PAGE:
And the same principle applies to the artistic experience from the opposite direction. When someone says that 2001 is better on pot, that isn’t saying much, since every movie seems better on pot. Again, however, this has a way of smoothing out and trivializing a movie’s real merits. Kubrick’s film comes as close as any ever made to encouraging a transcendent state without the need of mind-altering substances, and his own thoughts on the subject are worth remembering:

[Drug use] tranquilizes the creative personality, which thrives on conflict and on the clash and ferment of ideas…One of the things that’s turned me against LSD is that all the people I know who use it have a peculiar inability to distinguish between things that are really interesting and stimulating and things that appear so in the state of universal bliss the drug induces on a good trip. They seem to completely lose their critical faculties and disengage themselves from some of the most stimulating areas of life.

Which isn’t to say that a temporary relaxation of the faculties doesn’t have its place. I’ll often have a beer while watching a movie or television show, and my philosophy here is similar to that of chef David Chang, who explains his preference for “the lightest, crappiest beer”:

Let me make one ironclad argument for shitty beer: It pairs really well with food. All food. Think about how well champagne pairs with almost anything. Champagne is not a flavor bomb! It’s bubbly and has a little hint of acid and is cool and crisp and refreshing. Cheap beer is, no joke, the champagne of beers.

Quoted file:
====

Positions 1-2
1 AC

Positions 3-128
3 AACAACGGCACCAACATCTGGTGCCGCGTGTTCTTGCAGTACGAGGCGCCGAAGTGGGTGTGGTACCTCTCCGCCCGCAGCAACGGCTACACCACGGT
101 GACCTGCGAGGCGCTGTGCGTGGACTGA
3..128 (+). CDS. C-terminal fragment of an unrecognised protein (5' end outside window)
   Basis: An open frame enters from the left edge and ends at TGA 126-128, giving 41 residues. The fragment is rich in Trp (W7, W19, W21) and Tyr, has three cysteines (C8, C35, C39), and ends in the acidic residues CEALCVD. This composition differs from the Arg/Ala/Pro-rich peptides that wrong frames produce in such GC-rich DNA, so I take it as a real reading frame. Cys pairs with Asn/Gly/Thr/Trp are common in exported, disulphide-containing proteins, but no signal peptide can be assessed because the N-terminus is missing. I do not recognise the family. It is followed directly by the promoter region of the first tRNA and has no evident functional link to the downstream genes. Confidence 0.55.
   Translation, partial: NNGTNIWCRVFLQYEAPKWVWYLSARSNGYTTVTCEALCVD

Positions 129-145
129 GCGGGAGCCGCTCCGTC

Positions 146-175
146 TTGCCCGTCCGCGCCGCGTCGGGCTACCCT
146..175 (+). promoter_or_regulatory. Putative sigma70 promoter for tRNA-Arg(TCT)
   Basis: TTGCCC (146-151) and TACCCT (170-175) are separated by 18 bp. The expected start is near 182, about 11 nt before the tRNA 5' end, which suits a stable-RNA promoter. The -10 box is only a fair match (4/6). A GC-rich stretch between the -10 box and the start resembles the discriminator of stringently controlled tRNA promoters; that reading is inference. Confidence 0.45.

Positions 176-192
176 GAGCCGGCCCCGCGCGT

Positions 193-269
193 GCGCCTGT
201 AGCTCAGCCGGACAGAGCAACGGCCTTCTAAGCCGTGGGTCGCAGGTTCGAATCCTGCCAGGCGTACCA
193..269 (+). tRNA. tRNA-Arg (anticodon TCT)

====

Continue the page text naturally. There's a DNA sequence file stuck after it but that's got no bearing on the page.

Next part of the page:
And a Miller Lite—which I’m not embarrassed to proclaim as my beer of choice—pairs well with almost any kind of entertainment, since it both gives and demands so little. At minimum, it makes me the tiniest bit more receptive to whatever I’m being shown, not enough to forgive its flaws, but enough to encourage me to meet it halfway. For much the same reason, I no longer drink while working: even that little extra nudge can be fatal when it comes to evaluating whether something I’ve written is any good. Because Kubrick, as usual, deserves the last word: “Perhaps when everything is beautiful, nothing is beautiful.”

Written by nevalalee

March 20, 2015 at 9:16 am

2 Responses

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  1. I have heard about using a ‘couple of beers’ (or the equivalent) to silence the internal editor that sometimes tells us what we are doing is rubbish and we should not even start. I vaguely recall an article in a reputable journal that suggested that for certain personality types (highly self critical ones, I guess) a carefully chosen dose of alcohol could help with the creative part of the process (whatever ‘the process’ is) by letting ideas flow a little further before they are judged. As long as the work is ultimately judged keenly (write drunk, edit sober), I guess this approach has its merits.

    Darren

    March 21, 2015 at 5:28 pm

  2. I can definitely see how a drink might be useful for certain writers, and I haven’t been above it myself in the past. But it’s probably a bad habit in the long run.

    nevalalee

    March 24, 2015 at 2:58 pm